Stats show violent crime in Prince Rupert drops overall

Stats show violent crime in Prince Rupert drops overall

Assaults and break-ins see noticeable jumps however in new Stats Can numbers

Statistics Canada put out their annual crime stats recently, detailing incidents at the federal, provincial and municipal levels.

Numbers are measured by actual incidents, as well as a crime severity index which puts more weight on violent crimes. By this measure, Prince Rupert’s violent crime severity index dropped by 18 per cent from 2017 to 2018. Much of this was due to the fact that last year saw no homicides in the city, while 2017 saw one person charged over a pair of homicides.

There was however a 30 per cent increase in incidents of Level 1 Assaults, with 319 in 2018 after 245 in 2017. So far 208 of these incidents have been resolved, resulting in 139 people being charged.

READ MORE: B.C. RCMP launches pilot to test reporting non-serious crimes online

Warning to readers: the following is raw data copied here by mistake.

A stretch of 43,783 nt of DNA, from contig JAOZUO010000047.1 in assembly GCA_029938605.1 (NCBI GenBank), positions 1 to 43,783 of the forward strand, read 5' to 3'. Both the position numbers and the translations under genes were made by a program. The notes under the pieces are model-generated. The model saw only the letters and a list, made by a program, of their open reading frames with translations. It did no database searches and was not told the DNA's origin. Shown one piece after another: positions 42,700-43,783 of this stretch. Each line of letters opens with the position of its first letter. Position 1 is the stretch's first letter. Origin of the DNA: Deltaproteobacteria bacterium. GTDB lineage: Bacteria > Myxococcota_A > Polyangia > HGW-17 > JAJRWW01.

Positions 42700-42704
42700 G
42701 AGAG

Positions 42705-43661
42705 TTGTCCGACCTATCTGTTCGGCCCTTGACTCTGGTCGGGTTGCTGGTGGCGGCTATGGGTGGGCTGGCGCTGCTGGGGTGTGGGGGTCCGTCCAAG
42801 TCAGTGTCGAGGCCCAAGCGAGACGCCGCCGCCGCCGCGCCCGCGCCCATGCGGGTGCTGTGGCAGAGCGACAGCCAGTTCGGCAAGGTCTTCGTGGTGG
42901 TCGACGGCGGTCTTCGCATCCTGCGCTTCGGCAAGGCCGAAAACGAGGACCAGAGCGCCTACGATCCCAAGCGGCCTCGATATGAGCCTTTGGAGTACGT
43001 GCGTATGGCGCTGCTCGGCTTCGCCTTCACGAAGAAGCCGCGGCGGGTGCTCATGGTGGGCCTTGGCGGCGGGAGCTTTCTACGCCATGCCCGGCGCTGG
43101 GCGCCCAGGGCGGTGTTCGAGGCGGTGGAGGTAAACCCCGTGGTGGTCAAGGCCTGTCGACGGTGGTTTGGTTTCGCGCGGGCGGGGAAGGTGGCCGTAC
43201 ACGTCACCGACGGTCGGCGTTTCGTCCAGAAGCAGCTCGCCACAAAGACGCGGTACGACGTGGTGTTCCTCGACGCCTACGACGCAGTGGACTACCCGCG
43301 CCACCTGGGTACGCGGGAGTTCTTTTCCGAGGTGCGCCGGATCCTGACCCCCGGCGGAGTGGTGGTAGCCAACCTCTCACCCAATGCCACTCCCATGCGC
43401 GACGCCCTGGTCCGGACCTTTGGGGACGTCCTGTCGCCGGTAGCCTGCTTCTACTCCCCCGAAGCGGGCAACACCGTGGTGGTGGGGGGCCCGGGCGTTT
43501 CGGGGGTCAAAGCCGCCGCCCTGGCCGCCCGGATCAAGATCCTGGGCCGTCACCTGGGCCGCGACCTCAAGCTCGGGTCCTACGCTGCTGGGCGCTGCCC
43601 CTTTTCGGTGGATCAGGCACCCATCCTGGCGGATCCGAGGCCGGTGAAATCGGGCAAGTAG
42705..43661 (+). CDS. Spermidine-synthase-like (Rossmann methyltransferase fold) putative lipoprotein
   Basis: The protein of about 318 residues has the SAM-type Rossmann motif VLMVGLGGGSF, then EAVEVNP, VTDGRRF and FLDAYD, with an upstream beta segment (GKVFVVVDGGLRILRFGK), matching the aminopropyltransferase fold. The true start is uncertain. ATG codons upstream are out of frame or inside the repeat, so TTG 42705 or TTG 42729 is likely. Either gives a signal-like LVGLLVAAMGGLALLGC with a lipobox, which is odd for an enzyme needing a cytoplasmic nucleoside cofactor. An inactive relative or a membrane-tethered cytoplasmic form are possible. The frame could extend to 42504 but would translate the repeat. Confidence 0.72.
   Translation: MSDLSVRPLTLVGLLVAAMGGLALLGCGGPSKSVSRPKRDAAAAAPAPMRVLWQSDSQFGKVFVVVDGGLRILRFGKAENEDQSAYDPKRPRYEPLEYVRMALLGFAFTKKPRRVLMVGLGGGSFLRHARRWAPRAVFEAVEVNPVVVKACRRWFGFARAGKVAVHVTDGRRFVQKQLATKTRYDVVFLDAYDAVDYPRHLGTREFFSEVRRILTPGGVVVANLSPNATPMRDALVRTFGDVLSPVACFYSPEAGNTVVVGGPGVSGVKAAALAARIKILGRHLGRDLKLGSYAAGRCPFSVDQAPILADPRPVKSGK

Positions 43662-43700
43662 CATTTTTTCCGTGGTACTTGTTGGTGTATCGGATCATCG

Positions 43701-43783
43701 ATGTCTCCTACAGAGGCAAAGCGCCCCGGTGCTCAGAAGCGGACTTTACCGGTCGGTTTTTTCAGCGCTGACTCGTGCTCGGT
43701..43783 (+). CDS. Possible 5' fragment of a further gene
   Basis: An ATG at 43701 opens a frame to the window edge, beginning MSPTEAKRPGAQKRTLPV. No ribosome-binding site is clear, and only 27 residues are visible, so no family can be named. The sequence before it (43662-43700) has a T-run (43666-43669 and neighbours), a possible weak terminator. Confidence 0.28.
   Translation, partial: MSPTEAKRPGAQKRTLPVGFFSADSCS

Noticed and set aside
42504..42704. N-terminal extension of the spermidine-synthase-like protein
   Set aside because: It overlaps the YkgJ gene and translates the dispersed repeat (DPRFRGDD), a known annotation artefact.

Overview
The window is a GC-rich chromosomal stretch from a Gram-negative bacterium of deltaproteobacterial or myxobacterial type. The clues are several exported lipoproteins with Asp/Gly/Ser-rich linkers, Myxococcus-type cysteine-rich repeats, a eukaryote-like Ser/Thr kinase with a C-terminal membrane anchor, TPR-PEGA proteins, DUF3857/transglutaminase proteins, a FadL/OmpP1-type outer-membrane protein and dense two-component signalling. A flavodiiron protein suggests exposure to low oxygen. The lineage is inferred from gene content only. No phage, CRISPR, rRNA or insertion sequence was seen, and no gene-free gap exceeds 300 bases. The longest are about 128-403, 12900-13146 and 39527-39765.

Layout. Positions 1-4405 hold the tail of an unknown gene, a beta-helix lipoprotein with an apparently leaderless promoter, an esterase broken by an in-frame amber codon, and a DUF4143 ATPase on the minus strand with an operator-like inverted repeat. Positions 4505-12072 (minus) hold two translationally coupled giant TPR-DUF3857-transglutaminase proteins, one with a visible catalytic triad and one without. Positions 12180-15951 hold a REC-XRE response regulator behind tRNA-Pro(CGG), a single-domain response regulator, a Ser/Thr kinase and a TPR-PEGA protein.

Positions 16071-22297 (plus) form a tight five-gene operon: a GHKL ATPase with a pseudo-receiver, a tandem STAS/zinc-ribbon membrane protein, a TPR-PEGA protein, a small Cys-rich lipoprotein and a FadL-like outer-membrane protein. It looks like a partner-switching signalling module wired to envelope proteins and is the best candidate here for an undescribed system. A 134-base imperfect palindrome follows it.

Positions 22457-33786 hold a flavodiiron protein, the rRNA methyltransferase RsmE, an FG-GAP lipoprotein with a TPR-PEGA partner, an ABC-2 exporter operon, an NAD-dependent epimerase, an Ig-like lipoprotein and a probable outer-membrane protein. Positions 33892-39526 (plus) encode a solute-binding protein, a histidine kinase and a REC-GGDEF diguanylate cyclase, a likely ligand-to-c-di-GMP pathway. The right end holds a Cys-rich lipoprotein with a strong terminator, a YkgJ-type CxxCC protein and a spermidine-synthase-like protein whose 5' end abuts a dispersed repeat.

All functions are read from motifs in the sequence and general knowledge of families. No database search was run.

Level 2 Assaults, those with a weapon or causing bodily harm, went down by 15 per cent to 49 total. 29 incidents have been resolved leading to 26 charges. Level 3 Assaults, also known as aggravated assaults, recurred in Prince Rupert though after zero in 2017. Six people were charged in six incidents.

Level 1 Sexual Assault incidents went up to 22 from 18 after two straight years of decline. 10 of these have been resolved which has led to eight people being charged. There were no cases of Level 2 or 3 Sexual Assaults in 2018.

READ MORE: Sexual assaults, extortion on the rise even as crime rates stay low: Stats Canada

The non-violent crime severity index saw a spike in Prince Rupert, going up 24 per cent from the previous year. This was mainly due to the fact that break and enters hit their highest total since 2015, up 56 per cent to 56 total in 2018. 12 people have been charged so far as a result.

Criminal Code Traffic Violations noticed a slight uptick in actual incidents, with 57 total up from 52. 18 people have been charged so far, 15 of which were for impaired driving.

Overall in British Columbia the non-violent crime severity index went up by one per cent, while the violent crime severity index went down by just over 1.5 per cent.


Alex Kurial | Journalist
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